Friday, September 11, 2015


I'm at Camp Create in Kansas which is every bit as amazing and wonderful as you might imagine.  Our wonderful speaker, Stephanie Holden, challenged us to write a letter to our 16 year old selves.  Since I recently wrote a letter from my past to my present, it was fun and tearful to do it in reverse.  I read it out loud to the group last night and punctuated it with tears.  It's a great exercise if you want to be reminded of God's faithfulness.  I thought I'd share it here as well!

Dearest 16 year old Carol,

You are so cute and sweet and naive.  Bless your heart.  The hardest thing you have ever done in your little life is move to Kansas, and it felt so very H.A.R.D.  Why are there no trees or hills?  To be honest, you were 14, so it was hard.  And you glasses were awkward and the sweaters that you wore weren't exactly on point.  Or anywhere near it.  But - look at you now - you are flourishing!  You have friends and are headed towards being valedictorian and are good at being good.  You do love Jesus, and life seems to be so simple.  So black and white.  You have been handed most things in life, because you were born into a family with parents that love you and teach you about Christ, and these are such gifts.  You will always be so grateful for this.

But - 18 years later, I've got some advice for you - so listen up, sister.

Because you have been handed so many things and were born into such privilege, you make the assumption that most other people have a similar foundation.  I mean - you can sort of assent to the fact that sometimes hard things happen, but you just cannot understand why people don't get their stuff together.  Do the right thing already, people.

Carol - you have so much to learn about God's grace and how unfair life actually is.  You will come to understand your depravity as the next few years progress.  You will treat people poorly, and you won't even realize that you did until years later.  You are so very self-centered.  You know life is supposed to be about God, and you can make it look like you are living for him, but really, so much of your life is about how it looks.  You are a work in progress, and you have good intentions, but so much of it is about making yourself look good.  Unfortunately, we are still struggling with this years later.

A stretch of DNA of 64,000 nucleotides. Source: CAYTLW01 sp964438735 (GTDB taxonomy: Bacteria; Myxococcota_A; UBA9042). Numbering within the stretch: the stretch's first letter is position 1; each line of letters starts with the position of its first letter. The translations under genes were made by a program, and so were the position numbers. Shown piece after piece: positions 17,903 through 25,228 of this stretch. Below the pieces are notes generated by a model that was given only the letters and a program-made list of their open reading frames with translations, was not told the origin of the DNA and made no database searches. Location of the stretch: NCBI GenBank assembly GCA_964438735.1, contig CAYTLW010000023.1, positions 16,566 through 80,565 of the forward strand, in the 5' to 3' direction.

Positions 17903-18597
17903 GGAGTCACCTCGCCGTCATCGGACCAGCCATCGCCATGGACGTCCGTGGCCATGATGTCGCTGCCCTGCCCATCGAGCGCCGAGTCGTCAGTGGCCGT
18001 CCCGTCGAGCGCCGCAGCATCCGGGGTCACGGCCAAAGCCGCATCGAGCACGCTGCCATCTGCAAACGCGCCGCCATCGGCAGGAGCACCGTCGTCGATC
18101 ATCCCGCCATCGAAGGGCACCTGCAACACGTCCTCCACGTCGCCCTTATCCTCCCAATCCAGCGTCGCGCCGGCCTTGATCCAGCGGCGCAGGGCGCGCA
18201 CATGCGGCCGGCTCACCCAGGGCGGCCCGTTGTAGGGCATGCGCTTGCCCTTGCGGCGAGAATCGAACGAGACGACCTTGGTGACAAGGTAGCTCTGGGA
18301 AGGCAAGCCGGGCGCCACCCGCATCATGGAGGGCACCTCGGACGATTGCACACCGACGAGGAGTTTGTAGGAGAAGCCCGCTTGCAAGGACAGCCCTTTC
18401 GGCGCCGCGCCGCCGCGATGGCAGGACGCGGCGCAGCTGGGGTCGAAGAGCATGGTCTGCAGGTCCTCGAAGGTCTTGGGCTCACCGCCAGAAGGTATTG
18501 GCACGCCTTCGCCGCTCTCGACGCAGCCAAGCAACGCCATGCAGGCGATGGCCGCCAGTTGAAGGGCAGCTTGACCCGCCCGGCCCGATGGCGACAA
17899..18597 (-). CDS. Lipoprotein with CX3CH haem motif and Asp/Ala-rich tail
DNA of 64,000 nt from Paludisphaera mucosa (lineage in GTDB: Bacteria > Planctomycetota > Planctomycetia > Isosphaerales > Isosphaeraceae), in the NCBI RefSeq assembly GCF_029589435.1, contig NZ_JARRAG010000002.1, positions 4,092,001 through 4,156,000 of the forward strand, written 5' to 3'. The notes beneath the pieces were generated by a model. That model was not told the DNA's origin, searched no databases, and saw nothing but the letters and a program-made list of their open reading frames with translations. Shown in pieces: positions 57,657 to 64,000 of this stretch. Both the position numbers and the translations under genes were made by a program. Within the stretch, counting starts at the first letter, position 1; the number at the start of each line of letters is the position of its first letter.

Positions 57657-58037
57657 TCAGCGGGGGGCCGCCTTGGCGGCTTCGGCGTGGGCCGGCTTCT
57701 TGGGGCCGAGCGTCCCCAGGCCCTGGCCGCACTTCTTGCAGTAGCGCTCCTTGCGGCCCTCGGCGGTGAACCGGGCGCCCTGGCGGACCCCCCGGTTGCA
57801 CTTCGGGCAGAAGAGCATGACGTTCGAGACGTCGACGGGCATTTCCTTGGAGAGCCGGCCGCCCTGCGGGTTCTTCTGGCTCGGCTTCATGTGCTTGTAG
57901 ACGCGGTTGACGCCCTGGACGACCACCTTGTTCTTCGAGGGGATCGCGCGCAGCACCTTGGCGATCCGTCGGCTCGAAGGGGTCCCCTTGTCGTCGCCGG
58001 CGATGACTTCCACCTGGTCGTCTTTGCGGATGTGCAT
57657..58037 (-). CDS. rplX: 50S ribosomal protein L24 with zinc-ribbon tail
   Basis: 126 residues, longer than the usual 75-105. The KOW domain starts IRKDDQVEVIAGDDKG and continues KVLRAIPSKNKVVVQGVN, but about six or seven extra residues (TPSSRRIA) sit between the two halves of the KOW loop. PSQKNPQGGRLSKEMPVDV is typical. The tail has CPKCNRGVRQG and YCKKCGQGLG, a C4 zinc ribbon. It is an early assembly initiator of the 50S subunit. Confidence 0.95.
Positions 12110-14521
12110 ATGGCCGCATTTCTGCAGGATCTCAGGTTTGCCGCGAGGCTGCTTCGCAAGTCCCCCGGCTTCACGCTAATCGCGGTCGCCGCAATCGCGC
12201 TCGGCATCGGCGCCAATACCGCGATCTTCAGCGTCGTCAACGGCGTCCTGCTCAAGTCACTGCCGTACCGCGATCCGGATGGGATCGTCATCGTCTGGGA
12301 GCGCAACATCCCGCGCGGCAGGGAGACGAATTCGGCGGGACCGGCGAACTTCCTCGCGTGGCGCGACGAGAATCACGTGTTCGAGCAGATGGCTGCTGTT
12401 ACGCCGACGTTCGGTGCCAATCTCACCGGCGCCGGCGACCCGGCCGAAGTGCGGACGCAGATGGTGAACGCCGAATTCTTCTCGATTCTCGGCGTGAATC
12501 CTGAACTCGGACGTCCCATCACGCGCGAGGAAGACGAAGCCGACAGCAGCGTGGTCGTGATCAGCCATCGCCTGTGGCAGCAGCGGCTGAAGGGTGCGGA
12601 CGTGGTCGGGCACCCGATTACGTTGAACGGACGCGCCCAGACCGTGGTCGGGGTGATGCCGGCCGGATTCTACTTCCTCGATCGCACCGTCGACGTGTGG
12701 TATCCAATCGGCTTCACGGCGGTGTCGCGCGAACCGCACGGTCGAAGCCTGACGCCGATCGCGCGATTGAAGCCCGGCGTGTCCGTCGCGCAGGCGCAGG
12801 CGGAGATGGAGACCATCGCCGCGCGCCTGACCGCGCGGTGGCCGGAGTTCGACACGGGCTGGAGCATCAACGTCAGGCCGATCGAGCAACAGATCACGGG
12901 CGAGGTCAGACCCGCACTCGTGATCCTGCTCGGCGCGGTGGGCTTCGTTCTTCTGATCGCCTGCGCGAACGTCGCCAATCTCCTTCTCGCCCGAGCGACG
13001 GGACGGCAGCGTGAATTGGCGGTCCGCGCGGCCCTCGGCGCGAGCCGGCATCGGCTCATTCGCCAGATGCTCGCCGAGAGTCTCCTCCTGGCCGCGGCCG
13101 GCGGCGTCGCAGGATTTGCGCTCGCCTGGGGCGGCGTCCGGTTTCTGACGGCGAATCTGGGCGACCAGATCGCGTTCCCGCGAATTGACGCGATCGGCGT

I hate to break this to you, but much harder things lie in store.  In 4 years, Dad will be diagnosed with cancer, and you won't understand that it is the really bad terminal kind until someone finally looks you in the eyes and tells you that it doesn't look good.  That he might have weeks or months.  Being the Daddy's girl that you are - this will break your heart and your spirit for a while.  You get almost 2 years with him after the diagnosis, but it will never feel like enough time.  Never ever.  Hug Dad now - no time with him is ever wasted.

But - guess what, Carol?  Though you would NEVER choose to have your father die, God uses this to shape you into someone with compassion for others.  You desperately need this and don't know it yet.  In the midst of the unimaginable darkness, God gives you so many gifts and shows up in amazing ways.  And you meet your husband.  Even when you are "just friends", he comes home to meet your dad, though it is brief, and he is there with you when your dad passes into eternity.  It is not the love story you are dreaming of, but it is so much richer and deeper and truer and better, because it is from God, and he is so very good.

There are so many wild adventures in front of you!  It makes me a little giddy just thinking of the fun ahead of you that you cannot even imagine.  That travel bug that you are just getting bit by - it takes you all over the world with your husband and children.  Enjoy every trip that you take without kids, because even when you think you are tired - you only have to take care of you.  Savor it.

Pay attention to the passions that God is laying on your heart.  You love people and want to serve God, and it seems so straightforward in high school.  Real life is infinitely harder than your high school existence.  I wish you would cultivate a spirit of hard work instead of looking for the short cuts, because when you grow up - you can't skip the hard parts.  There is no over, under or around - there is only through, and that is a hard reality that you will still struggle with for years to come.  Do the hard work - it is worth it.

Speaking of hard work, though you cannot fathom adoption as a care-free 16 year old, it will come to play a major role in your life.  God shows up over and over and makes himself bigger in your heart and life when you say Yes to dreams that were never yours.  When you have four kids four and under at home for endless days, he gives you the strength.  And because he so miraculously puts your children in your family, you can look back and know that it is all right, even though it is all hard.

I'm also not sure that I can really prepare you for the fact that you will make a career selling chicken.  All I can say is that God knows what is up and how to use you and your husband in the best ways.  Hold onto that picture of you in the Chick-fil-A sweatshirt and jingle bell necklace from childhood so you don't have to steal it off your sister's fridge years later.  You know how she can be about stuff like that.

Before I finish this, I want you to know for the short run that when you get to college, you shouldn't go on a bread and dessert only diet.  It does not go well, and you end up really sick by Thanksgiving. For the long run, I want you to know that your life ends up much better and harder than you can even imagine.  God is SO very good, and he walks with you.  You are blessed to live for his glory, which is always for your good.